FOMC: More of the Same on QE, But New Language to Guide It
December 13, 2012
The Fed’s decision to increase the scope and size of the quantitative easing program following the two-day FOMC meeting was largely expected. Its choice of new wording to express its posture came sooner than expected.
The Fed’s quantitative easing program now includes purchases of $45 billion of Treasury securities each month, in addition to purchases of $40 billion in mortgage backed securities. It is an aggressive plan that will increase the size of the Fed’s balance sheet to nearly $4 trillion by the end of 2013 from $2.84 trillion as of December 5, 2012. Fed President Jeffrey Lacker of the Richmond cast the only dissenting vote and he has done so at each meeting in 2012.
Recent economic data justify the Fed’s actions today. Employment conditions remain tepid, consumer and business confidence are falling, exports are limited by slow growth in Europe, and capital spending remains weak.
Clearly, most on the FOMC see the benefits from quantitative easing outweighing the costs. Addressing critics who wonder about this tradeoff, Chairman Ben Bernanke noted during his press conference that the Fed’s asset purchase plan is flexible and will be calibrated in a manner that is consistent with economic developments. He added that the efficacy of the asset purchase plan will be borne in mind as the Fed moves along with its program.
New Monetary Policy Thresholds
With its December statement, the Fed moved away from a calendar-based approach for forward guidance about monetary policy to an economic-indicator based method. The Fed reiterated that it will continue to purchase Treasury and mortgage-backed securities until there is "substantial improvement" in the labor market, but quantified this view by noting that the "exceptionally low range for the federal funds rate will be appropriate at least as long as the unemployment rate remains above 6-1/2 percent."
Respecting the dual mandate of full employment and price stability, the Fed indicated its stimulus would continue only if "inflation between two and three years ahead is projected to be no more than a half percentage point above the Committee’s 2.0% longer-run goal.”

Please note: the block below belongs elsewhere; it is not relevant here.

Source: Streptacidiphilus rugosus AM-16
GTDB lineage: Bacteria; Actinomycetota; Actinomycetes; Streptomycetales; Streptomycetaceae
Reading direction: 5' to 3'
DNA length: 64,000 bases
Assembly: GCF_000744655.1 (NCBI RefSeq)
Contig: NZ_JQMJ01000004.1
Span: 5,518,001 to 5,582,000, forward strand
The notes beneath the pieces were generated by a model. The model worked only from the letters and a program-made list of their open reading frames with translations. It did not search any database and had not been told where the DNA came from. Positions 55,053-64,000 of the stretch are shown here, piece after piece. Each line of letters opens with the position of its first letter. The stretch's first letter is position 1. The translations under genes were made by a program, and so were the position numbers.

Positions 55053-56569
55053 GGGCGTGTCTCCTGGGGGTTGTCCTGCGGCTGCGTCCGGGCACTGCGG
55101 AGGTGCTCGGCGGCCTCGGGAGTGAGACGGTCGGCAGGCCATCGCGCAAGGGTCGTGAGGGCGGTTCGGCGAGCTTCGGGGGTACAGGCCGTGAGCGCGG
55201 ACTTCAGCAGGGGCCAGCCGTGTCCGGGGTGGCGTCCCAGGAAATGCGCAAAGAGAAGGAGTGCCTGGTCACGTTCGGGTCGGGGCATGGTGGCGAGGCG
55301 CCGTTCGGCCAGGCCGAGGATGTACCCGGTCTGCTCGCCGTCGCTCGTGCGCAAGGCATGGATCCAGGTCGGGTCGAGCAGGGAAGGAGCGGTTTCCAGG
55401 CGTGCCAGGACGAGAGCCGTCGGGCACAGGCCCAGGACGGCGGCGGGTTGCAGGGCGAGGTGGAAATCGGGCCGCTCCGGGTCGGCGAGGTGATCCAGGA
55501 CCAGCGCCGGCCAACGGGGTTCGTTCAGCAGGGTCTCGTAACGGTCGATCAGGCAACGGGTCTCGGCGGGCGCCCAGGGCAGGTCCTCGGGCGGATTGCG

For context, the November unemployment rate stands at 7.7% and overall inflation, as measured by the year-to-year change of the core personal consumption expenditure price has risen 1.6% from a year ago in October.
Several thoughts on the new turns of phrase:
- We think the new passage is a major improvement over the date-based guidance. It allows for the possibility that much better economic performance could bring an earlier end to accommodation, and offers a framework to assess when this might occur.
- The passage on a tolerable range for inflation was clearly addressed at those concerned that a focus on employment might diminish our central bank’s attention to inflation. Nonetheless, long-term Treasury bonds sold off in the hours after the statement was issued.
- The statement leaves considerable room for discretion, which we think is essential to policy making. The two target variables are not hard limits, and allow for a broad range of price and employment indicators to enter the discussion.
- Given the updated forecasts from the participants, the unemployment rate is not expected to drop below the 6.5% level until 2015. So, functionally, the expected timing of a change in policy should not have changed materially as a result of the change in wording.
The possibility of dual targets was first promoted by Fed President Charles Evans of Chicago (a voting member in 2013) in 2010, and has gained adherents ever since. This should represent the last of the tinkering with FOMC communications for some time.
(c) Northern Trust